Species are listed on one of three appendices, according to the degree of protection they need and how threatened they are by international trade. Appendices I, II and III to the Convention are lists of species that include different levels or types of protection from over-exploitation. Since the Convention commenced, more than 30,000 species of animals and plants have been listed, from tigers and elephants to mahogany and orchids.
It includes 900 species that are presently threatened with extinction and are or may be affected by trade. They are the most endangered among CITES-listed animals and plants. Species cannot be traded internationally for commercial purposes. Article II(1) of the Convention states that “trade in specimens of these species must be subject to particularly strict regulation (IFAW 2016). Examples include: tiger, Himalayan brown bear, elephant, and Tibetan antelope.
It includes 34,000 species which may become threatened unless trade is strictly regulated to avoid utilization incompatible with their survival. It is necessary to have two-thirds majority of Parties present and voting is required to include a species. These species aren’t necessarily threatened now with extinction but may become so unless their trade is strictly regulated. It also includes “look-alike” species (those species for which specimens in trade resemble those of other species included in Appendix I or II) (IFAW 2016). These species can be traded internationally for commercial purposes, but within strict regulations, requiring determinations of sustainability and legality. Examples include: Hippopotamus, bigleaf mahogany, and the grey wolf.
Species are included solely on the basis of a decision of a range State. Trade requires CITES documentation but no biological findings. It includes species unilaterally listed by individual Parties, but which will require issuance of CITES documents by all range States. These species are subject to domestic protections within their range. It specifically list species included at the request of a Party that already regulates trade in the species which requires the cooperation of other countries to prevent unsustainable or illegal exploitation. International trade in specimens of these species is only allowed on presentation of the appropriate permits or certificates.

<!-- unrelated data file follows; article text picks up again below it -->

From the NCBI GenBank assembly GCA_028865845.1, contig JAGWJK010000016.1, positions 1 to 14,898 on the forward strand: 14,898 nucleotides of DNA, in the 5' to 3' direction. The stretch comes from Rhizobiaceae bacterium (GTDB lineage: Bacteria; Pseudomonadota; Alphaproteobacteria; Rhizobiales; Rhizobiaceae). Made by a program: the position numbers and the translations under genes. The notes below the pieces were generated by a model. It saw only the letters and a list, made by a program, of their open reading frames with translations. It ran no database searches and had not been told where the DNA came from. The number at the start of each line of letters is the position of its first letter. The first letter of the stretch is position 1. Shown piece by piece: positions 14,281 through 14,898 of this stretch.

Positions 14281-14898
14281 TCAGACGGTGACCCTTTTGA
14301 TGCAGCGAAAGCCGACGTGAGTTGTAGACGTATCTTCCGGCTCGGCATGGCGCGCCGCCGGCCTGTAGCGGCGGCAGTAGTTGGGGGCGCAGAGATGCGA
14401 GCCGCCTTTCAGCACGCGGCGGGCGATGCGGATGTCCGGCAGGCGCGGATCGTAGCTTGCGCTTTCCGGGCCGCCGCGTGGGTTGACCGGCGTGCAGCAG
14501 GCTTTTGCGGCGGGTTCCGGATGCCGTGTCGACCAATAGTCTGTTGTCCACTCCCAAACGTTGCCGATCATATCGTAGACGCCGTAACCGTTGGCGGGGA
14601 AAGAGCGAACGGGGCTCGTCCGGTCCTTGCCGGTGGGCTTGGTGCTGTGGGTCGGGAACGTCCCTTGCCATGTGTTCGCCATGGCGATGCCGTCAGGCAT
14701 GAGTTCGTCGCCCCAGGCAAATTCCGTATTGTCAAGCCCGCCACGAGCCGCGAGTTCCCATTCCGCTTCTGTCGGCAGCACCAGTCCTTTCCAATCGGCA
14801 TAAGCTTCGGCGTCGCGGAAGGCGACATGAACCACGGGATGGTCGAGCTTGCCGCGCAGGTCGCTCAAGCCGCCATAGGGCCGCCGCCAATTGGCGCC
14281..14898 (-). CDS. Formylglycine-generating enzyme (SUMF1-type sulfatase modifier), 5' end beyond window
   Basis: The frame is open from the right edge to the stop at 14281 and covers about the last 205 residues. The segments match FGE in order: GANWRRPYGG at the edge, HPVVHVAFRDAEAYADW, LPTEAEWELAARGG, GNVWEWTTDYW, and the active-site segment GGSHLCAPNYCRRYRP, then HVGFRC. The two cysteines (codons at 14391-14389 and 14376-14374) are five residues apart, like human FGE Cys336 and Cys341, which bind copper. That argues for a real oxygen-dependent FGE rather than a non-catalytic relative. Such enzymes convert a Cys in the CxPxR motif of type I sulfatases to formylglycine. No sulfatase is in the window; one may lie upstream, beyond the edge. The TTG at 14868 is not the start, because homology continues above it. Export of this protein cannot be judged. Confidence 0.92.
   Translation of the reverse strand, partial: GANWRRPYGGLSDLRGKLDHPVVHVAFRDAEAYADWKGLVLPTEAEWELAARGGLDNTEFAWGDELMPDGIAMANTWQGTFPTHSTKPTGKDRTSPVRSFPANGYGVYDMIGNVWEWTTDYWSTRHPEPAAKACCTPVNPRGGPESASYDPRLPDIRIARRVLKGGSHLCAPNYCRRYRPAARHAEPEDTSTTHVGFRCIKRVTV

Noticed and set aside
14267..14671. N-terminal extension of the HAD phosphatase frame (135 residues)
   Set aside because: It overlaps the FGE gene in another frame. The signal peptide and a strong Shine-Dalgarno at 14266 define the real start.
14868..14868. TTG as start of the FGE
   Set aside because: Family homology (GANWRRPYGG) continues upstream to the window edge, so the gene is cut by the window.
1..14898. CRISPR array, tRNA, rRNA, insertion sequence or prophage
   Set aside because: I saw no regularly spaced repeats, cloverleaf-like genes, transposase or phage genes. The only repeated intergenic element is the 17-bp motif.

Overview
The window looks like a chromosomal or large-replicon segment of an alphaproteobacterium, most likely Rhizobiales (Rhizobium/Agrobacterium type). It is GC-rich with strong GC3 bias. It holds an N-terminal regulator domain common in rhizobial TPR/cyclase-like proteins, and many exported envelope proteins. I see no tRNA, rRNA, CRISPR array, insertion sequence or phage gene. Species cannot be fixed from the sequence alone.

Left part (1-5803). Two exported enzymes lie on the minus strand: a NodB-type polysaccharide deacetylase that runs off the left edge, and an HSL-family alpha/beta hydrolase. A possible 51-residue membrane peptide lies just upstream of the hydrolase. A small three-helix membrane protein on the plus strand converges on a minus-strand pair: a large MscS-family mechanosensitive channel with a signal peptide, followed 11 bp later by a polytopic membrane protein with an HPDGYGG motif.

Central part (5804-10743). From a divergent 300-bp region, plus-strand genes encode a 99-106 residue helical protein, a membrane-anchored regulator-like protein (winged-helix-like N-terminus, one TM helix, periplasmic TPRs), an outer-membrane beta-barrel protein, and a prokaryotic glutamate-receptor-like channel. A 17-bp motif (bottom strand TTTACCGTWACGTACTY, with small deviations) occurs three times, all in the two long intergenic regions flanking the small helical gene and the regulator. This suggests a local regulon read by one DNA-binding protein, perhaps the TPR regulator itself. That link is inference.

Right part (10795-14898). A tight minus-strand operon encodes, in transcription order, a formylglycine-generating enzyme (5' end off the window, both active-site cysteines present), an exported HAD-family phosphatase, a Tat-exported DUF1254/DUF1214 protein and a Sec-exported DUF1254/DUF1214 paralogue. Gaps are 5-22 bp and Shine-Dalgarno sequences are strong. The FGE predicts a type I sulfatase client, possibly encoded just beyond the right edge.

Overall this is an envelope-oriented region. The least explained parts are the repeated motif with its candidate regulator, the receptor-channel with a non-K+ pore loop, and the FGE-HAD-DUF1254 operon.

Conference of the Parties (CoP)
The Conference of the Parties (CoP) is the decision-making body of the Convention. The CoP consists of all Parties to the Convention and a meeting between them to review the implementation of the Convention. The CoP, meeting in plenary, adopts species proposals, resolutions, and decisions of the Parties (IFAW 2016).
At meetings of the Conference of the Parties, which are held every two to three years, the Parties assess a species’ vulnerability and determine in which Appendix, if any, to place the species (IFAW 2016). Their main purposes are to: review progress in the conservation of species listed under CITES; consider, and where appropriate adopt, proposals to amend the lists of species under CITES; recommend measures to improve the effectiveness of the Convention; and make provisions necessary to allow the CITES Secretariat to function effectively.